INDEPENDENT NEWS

Winston Peters Deliver Speech To New Zealand China Council

Published: Fri 3 May 2024 10:01 AM
Thank you, John McKinnon and the New Zealand China Council for the invitation to speak to you today.
Thank you too, all members of the China Council. Your effort has played an essential role in helping to build, shape, and grow a balanced and resilient relationship between our two countries.
Two of the China Council’s key missions are to ‘inform New Zealanders about our bilateral relationship with China’, and to ‘Catalyse, or rather, focus long-term thinking’. These are excellent starting points for today.
We also recognise that this year is the 10th anniversary of New Zealand’s Comprehensive Strategic Partnership with China. This makes it a good time to reflect on where the relationship has come from, and where it is going.
It is over 50 years since we established diplomatic relations with China, and our global order, and China’s place in it, is markedly different from back then.
Globally, just in the last quarter-of-a- century we have witnessed a rolling back of democracy, increasingly restrictive market barriers as protectionism has taken grip, and a sharp increase in conflict and instability.
We are undoubtedly living in a more fractious world and that is the wider context for understanding our complex relationship with China and how we navigate it.Why China matters to New Zealand
John, as Chair of the New Zealand China Council you recently gave a speech in which you talked about just how consequential China is to New Zealand’s interests. Such a point may seem self-evident, but it is worth dwelling on.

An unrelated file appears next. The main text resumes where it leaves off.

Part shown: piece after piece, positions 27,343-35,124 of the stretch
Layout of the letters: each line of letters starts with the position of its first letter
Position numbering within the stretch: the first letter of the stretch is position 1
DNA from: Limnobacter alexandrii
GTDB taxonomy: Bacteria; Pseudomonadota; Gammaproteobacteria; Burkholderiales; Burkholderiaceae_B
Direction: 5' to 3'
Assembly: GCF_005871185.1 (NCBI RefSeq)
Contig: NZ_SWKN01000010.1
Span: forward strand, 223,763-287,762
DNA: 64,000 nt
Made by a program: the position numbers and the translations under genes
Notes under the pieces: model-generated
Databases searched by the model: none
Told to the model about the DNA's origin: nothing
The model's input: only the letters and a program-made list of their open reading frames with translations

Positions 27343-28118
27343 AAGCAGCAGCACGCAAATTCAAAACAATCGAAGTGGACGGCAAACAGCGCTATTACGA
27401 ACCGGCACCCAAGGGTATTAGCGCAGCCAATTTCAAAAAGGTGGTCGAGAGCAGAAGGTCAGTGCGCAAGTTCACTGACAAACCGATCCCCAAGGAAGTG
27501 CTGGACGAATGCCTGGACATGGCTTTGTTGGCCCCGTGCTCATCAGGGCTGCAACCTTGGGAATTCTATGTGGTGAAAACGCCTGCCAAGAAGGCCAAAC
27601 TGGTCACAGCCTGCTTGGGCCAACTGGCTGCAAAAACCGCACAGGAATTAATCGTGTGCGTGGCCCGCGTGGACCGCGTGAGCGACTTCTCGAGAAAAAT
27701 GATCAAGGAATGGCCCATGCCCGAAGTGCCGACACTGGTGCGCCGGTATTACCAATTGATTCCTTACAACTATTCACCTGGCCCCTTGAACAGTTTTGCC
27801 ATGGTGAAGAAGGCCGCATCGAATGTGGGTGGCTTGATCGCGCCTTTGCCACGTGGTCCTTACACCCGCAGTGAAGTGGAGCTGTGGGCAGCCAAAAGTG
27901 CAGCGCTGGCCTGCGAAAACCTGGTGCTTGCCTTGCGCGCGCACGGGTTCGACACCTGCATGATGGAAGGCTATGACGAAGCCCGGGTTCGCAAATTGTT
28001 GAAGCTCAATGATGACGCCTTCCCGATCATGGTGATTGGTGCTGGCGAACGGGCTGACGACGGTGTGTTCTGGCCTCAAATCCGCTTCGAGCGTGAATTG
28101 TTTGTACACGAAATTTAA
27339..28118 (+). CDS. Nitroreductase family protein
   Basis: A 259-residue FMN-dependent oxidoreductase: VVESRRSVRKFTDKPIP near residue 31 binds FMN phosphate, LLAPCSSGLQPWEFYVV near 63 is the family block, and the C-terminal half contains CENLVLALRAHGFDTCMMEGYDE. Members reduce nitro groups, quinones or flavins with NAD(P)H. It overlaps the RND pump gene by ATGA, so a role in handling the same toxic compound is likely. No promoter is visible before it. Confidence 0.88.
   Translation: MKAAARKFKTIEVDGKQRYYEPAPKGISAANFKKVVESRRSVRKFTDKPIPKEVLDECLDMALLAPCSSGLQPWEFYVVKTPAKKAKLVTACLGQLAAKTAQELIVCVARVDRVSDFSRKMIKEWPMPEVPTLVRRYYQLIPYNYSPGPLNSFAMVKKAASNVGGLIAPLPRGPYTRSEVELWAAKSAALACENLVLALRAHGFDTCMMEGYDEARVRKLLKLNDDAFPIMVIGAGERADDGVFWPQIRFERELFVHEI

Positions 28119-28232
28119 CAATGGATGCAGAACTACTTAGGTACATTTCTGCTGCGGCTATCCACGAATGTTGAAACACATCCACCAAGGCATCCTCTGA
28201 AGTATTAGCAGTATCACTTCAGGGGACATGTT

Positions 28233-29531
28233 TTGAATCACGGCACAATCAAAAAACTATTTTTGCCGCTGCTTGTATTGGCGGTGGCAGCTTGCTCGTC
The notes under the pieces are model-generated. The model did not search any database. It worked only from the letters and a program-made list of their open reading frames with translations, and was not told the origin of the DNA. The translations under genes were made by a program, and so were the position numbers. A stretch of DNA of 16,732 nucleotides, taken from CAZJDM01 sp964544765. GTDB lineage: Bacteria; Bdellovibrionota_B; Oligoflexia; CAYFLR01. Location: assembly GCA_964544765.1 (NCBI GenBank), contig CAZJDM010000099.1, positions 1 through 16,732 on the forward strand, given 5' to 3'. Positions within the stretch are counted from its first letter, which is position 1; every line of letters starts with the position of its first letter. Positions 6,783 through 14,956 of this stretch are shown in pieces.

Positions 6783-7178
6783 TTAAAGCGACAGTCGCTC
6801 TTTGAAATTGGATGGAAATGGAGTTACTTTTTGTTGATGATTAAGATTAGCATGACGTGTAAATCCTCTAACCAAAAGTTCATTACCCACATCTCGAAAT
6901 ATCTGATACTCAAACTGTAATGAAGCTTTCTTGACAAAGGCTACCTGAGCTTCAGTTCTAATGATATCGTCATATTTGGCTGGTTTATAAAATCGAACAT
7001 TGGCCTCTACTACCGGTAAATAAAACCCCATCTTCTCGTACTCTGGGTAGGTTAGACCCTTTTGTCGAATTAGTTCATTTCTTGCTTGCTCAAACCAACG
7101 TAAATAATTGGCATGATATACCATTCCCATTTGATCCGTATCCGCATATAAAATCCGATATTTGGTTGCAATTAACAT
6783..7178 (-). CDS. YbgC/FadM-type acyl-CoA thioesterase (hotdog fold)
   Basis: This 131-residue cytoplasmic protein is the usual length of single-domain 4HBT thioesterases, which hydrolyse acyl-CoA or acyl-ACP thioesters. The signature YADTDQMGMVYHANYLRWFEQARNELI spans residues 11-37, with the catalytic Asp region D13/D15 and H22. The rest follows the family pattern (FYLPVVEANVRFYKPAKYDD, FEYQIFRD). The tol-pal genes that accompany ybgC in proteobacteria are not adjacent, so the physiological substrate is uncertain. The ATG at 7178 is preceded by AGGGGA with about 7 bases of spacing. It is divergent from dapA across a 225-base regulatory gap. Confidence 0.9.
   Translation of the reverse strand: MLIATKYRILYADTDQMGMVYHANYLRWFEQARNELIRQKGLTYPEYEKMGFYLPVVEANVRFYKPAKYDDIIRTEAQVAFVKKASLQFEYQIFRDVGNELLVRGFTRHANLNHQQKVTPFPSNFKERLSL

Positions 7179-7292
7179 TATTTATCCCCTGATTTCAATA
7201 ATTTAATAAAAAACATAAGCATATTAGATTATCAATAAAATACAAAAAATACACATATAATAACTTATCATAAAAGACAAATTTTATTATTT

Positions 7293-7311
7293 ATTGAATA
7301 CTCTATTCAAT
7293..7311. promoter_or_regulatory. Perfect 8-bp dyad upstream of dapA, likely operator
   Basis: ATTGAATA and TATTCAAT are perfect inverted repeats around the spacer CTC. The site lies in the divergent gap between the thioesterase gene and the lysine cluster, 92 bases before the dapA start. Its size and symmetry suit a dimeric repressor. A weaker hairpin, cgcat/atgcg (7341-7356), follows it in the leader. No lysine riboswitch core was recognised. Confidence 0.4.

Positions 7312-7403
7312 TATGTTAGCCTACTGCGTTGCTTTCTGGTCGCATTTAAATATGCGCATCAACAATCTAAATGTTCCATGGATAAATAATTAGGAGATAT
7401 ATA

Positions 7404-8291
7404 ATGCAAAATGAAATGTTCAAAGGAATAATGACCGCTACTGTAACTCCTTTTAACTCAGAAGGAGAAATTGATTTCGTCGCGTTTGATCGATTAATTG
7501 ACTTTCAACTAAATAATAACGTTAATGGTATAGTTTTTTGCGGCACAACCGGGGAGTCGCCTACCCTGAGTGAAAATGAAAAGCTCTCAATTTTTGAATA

China’s significance on the world stage is undeniable. As one of only two countries with over one billion people, and the world’s second largest economy, China plays a pivotal role in shaping global affairs and global trends.
Its remarkable economic growth story has lifted millions out of poverty, as China has transformed into a major player in international trade, supply chains, technological innovation, and investment.
And given its size, its economic clout, and its strategic ambitions, China’s actions reverberate worldwide making it a focal point for anyone traversing the complexities of the 21st century’s increasingly fractured geopolitical landscape.
China’s global significance, influence, and its actions and achievements in the world, bring both opportunity and challenge.
In this context, and in line with the China Council’s mission, successfully navigating a course requires long-term thinking. For New Zealand, this means being clear-eyed and focused on our goals and in our engagement with this significant partner and global player.How we engage
As with any relationship, a lot comes down to how we engage with each other.
For New Zealand, consistent and predictable engagement with China provides us a platform for open communication to air concerns, clarify intentions, deepen understanding, and explore potential areas of cooperation.
Investing heavily in our relationship ensures that we can maintain this platform.
Our relationship benefits from strong bilateral architecture built up over many years, including regular contact between Ministers and discussions between officials.
The conversations we have are not always easy, but they are essential. Political visits in both directions are important too. Recently, we welcomed China’s Foreign Minister, Wang Yi, to New Zealand. The Minister of Trade has recently visited China, and we look forward to further high-level exchanges this year.
We firmly believe that dialogue and engagement must remain at the forefront of our diplomatic efforts.Cooperation where in national interests
When Minister Wang visited Wellington recently, we canvassed the important areas of cooperation between New Zealand and China.
China is a vital economic partner for New Zealand, offering opportunities for trade, investment, and cooperation that benefits both sides. We value a productive, stable, and complementary trading relationship with China. China has been New Zealand’s largest trading partner since 2017.